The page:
Leaving the disciples at Troas, “Paul had determined to sail by Ephesus, because he would not spend the time in Asia: for he hasted, if it were possible for him, to be at Jerusalem the day of Pentecost” (Acts 20:13-16). As Paul journeyed from Troas to Ephesus he sent men ahead from Miletus to call the elders of the church together (Acts 20:17). When he arrived and met with these elders of the church at Ephesus, “he said unto them, Ye know, from the first day that I came into Asia, after what manner I have been with you at all seasons, serving the Lord with all humility of mind, and with many tears, and temptations, which befell me by the lying in wait of the Jews: and how I kept back nothing that was profitable unto you, but have showed you and have taught you publickly, and from house to house, testifying both to the Jews, and also to the Greeks, repentance toward God, and faith toward our Lord Jesus Christ. And now, behold, I go bound in the spirit unto Jerusalem, not knowing the things that shall befall me there: save that the Holy Ghost witnesseth that in every city, saying that bonds and afflictions abide me. But none of these things move me, neither count I my life dear unto myself, so that I might finish my course with joy, and the ministry, which I have received of the Lord Jesus, to testify the gospel of the grace of God. And now, behold, I know that ye all, among whom I have gone preaching the kingdom of God, shall see my face no more. Wherefore I take you to record this day, that I am pure from the blood of all men. For I have not shunned to declare unto you all the counsel of God. Take heed therefore unto yourselves and to all the flock, over which the Holy Ghost hath made you overseers, to feed the church of God, which He hath purchased with His own blood. For I know this, that after my departing shall grievous wolves enter in among you, not sparing the flock. Also of your own selves shall men arise, speaking perverse things to draw away disciples after them. Therefore watch, and remember, that by the space of three years I ceased not to warn everyone night and day with tears. And now, brethren, I commend you to God and to the Word of His grace, which is able to build you up and to give you an inheritance among all them which are sanctified. I have coveted no man’s silver or gold, or apparel. Yea, ye yourselves know that these hands have ministered unto my necessities, and to them that were with me. I have shewed you all things, how that so laboring ye ought to support the weak and to remember the words of the Lord Jesus, how He said, It is more blessed to give than to receive. And when he had thus spoken, he kneeled down and prayed with them all” (Acts 20:18-36).
We suggest that our readers take the time to prayerfully read, re-read and meditate upon this remarkable message which Paul, our example, delivered to the overseers, or elders, of the church at Ephesus.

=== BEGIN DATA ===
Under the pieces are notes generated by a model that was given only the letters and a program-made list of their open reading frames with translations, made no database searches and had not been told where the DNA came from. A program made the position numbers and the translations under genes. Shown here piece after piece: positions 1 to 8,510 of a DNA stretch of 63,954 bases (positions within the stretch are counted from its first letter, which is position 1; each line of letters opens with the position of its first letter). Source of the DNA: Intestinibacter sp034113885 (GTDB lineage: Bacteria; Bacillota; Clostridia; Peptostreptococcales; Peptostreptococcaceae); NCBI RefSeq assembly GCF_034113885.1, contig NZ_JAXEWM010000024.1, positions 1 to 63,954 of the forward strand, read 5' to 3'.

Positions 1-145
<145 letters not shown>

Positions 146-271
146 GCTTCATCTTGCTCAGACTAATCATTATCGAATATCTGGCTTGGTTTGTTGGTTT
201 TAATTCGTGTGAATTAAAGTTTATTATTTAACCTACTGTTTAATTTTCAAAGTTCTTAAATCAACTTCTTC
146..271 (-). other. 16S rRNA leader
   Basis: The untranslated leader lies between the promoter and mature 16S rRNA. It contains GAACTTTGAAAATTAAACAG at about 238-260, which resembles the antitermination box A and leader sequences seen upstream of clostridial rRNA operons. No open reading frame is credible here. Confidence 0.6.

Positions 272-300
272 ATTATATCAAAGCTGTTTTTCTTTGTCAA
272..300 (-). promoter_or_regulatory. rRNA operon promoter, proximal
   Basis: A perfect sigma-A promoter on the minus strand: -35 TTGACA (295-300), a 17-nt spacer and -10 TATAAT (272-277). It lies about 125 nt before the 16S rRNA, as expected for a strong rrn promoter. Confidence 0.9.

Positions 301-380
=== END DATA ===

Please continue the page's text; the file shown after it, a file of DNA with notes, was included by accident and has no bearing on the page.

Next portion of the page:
We call attention to the fact that Paul was an honest preacher and teacher. He “kept back nothing that was profitable” unto the people to whom he ministered, but shewed and taught them publickly and from house to house (Acts 20:20). He was evangelistic, preaching “repentance toward God and faith toward our Lord Jesus Christ” (Acts 20:21). He was wholly unselfish, not even counting his own life dear unto himself, so that he might finish his course with joy. He had a message which he had received from the Lord Jesus, it was “the gospel of the grace of God” (Acts 20:24). He was thorough in his ministry of the Word, declaring “all the counsel of God” (Acts 20:27). He admonished the elders to take heed unto themselves first, and then to all the flock “over the which the Holy Ghost” had made them overseers (Acts 20:28). He was faithful in his warnings concerning “wolves” from without and perverse teachers from within (Acts 20:30-31). He sounded the death blow to the Roman Catholic doctrine concerning the priesthood when he failed to commit the church which he had pastored for two years to a successor. He did not commit them to Timothy, he did not commit them to an organization, he committed them “to God, and to the Word of His grace” (Acts 20:32). He was careful to show the disciples that they should labor and support the weak, reminding them of the words of the Lord Jesus and how he said, “It is more blessed to give than to receive” (Acts 20:35). After delivering this earnest message, “he kneeled down and prayed with them all” (Acts 20:36).
Human Weakness Manifested
“And they all wept sore and fell on Paul’s neck and kissed him, sorrowing most of all for the words which he spake, that they should see his face no more. And they accompanied him unto the ship” (Acts 20:37-38).
The attitude of the believers that was manifested on this occasion is intensely human. They loved the man more than they loved his message. We know this is true, because in less than five years we hear Paul saying, “all they which are in Asia be turned away from me” (II Timothy 1:15). These believers of Asia “wept sore, and fell on Paul’s neck and kissed him” as they accompanied him to the ship for the last time. After he was gone and their affections for him had faded, they turned from the message that he had preached and followed after perverse teachers.
The trouble with these believers was the same trouble we find so prevalent today among Christians. They sorrowed “most of all for the words which he spake, that they should see his face no more.” Had they been thinking of Paul’s warning in Acts 20:30-31 instead of his statement in Acts 20:25, they could have stood firm in the faith unto the end.
Preachers and teachers should understand that undue affections on the part of the Christian people to whom they minister cannot be depended upon. What pastor is there who has not found this true?